source: The Guardian
published: 28 March 2022
Scotland’s police force and its prosecution authority have refused to give 12 police officers immunity from criminal charges in an inquiry into the death in custody of Sheku Bayoh.
Police Scotland’s deputy chief constable, Fiona Taylor, has told the judge chairing a public inquiry into Bayoh’s death in Kirkcaldy in May 2015 that officers are under a legal and professional duty to tell the truth, regardless of the risks of self-incrimination.
Lord Bracadale, the inquiry chair, had urged Police Scotland and the Crown Office to provide undertakings officers would not be prosecuted for any evidence they gave his inquiry, to ensure they gave “full, frank and uninhibited” testimony.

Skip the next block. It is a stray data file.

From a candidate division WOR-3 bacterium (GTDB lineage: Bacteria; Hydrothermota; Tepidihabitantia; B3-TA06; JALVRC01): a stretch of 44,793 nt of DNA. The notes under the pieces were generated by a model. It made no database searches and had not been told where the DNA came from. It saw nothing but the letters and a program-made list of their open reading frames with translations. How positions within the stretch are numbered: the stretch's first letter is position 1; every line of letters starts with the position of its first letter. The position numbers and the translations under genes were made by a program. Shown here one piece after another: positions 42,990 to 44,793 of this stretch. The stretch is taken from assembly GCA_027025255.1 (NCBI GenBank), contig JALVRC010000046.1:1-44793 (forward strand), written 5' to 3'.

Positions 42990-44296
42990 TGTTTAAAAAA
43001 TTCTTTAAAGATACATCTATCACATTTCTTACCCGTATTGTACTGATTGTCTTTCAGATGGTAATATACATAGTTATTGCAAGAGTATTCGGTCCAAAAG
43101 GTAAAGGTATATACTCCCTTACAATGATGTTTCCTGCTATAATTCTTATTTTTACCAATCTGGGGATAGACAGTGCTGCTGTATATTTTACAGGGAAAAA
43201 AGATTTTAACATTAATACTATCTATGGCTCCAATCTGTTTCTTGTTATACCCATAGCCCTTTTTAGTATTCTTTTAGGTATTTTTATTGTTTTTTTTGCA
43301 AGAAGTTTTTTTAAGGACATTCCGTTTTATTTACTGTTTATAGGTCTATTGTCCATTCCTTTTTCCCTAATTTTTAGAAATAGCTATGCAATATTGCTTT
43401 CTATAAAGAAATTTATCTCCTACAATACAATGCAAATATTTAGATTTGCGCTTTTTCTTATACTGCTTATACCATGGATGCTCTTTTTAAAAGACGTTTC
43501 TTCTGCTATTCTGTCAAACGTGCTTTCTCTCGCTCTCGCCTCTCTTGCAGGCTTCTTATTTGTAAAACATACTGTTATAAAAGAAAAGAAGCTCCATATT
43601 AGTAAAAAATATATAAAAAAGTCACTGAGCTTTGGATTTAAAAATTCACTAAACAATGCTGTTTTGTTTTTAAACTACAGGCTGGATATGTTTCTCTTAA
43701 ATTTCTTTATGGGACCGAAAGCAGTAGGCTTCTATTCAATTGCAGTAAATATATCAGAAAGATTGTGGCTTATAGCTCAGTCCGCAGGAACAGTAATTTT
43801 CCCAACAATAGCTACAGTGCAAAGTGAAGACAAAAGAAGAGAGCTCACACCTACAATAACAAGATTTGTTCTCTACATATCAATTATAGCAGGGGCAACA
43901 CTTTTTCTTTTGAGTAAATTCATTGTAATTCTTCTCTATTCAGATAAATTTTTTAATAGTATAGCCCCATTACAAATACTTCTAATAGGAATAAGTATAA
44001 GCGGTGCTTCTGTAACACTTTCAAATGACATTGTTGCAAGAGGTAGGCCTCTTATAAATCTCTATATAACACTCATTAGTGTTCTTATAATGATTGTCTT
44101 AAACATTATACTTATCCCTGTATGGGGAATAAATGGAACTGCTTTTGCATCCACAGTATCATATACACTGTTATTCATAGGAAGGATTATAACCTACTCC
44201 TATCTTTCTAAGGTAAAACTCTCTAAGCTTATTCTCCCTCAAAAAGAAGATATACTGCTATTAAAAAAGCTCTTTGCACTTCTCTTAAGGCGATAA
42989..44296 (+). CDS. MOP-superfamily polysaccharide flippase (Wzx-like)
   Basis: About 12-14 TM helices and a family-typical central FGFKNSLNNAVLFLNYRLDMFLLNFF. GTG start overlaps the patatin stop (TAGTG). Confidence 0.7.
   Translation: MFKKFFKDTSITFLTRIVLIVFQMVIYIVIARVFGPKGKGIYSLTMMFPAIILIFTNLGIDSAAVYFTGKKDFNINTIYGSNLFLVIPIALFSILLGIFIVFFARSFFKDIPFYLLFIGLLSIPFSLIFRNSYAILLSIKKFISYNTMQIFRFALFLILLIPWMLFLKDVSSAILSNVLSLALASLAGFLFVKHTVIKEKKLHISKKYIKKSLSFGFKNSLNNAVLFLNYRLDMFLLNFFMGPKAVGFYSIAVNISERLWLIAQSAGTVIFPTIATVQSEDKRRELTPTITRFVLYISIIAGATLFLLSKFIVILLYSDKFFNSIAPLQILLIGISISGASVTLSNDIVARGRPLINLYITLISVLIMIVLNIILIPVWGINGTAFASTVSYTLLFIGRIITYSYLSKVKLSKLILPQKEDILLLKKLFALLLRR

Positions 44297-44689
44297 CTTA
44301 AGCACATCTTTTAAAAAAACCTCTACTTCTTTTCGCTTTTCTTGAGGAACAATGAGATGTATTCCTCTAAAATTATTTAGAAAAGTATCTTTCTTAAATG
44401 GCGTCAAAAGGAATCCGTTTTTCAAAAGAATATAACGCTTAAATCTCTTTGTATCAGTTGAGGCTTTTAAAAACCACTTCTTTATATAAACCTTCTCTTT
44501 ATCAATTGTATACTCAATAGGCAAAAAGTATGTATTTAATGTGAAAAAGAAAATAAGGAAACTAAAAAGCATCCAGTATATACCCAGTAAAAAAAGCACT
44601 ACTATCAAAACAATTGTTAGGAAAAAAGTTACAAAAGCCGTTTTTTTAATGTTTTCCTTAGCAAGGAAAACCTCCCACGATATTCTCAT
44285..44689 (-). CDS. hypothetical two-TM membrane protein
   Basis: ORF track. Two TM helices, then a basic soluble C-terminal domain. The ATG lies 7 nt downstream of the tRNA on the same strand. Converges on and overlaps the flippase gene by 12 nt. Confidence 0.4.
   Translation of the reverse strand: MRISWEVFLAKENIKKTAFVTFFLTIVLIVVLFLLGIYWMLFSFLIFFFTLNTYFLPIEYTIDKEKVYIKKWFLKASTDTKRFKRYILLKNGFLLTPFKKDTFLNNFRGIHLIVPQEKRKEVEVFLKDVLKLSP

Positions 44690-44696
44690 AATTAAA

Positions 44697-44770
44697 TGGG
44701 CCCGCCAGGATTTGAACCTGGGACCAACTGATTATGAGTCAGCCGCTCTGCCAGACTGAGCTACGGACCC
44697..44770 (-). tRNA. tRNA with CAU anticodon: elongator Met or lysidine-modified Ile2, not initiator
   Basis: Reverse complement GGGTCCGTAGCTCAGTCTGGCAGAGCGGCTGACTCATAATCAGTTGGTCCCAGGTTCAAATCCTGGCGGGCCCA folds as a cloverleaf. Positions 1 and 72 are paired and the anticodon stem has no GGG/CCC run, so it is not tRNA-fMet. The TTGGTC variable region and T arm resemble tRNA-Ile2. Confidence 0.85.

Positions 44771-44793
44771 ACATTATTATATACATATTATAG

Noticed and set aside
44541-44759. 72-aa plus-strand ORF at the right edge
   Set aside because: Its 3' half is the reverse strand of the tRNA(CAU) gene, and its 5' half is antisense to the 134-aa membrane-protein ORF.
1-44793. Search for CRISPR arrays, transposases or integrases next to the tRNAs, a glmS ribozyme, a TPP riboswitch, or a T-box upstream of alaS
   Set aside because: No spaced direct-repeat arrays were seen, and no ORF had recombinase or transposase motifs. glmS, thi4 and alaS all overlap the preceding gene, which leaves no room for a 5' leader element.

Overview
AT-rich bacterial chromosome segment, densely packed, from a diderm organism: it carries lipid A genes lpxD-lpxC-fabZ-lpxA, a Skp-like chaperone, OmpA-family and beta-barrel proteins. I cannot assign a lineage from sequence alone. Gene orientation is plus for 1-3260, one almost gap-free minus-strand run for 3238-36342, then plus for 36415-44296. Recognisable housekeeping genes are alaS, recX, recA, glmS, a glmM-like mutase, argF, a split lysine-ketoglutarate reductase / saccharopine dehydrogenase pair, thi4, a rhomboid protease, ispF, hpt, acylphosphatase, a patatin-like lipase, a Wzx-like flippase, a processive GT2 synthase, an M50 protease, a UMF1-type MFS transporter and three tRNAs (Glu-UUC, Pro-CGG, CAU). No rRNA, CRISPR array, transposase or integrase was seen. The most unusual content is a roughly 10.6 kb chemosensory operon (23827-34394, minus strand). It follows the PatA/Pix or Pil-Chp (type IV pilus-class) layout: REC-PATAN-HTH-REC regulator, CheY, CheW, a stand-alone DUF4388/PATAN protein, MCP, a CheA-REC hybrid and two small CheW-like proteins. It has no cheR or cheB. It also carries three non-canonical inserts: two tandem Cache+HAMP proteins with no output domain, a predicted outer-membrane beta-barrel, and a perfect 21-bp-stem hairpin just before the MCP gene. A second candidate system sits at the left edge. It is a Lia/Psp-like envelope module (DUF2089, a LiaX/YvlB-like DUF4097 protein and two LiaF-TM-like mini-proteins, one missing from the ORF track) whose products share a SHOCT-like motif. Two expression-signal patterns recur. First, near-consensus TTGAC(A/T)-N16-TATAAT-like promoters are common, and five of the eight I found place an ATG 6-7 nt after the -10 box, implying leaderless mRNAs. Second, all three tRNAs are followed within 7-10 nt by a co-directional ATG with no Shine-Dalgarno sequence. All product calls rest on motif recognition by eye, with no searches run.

The officers involved, some of whom have since left the police, have consistently denied any wrongdoing and have not been prosecuted or disciplined over any aspect of Bayoh’s arrest.
In a letter to Bracadale released on Monday, Taylor said it would undermine public confidence and threaten the force’s commitment to root out racist or discriminatory views if any such undertaking were given.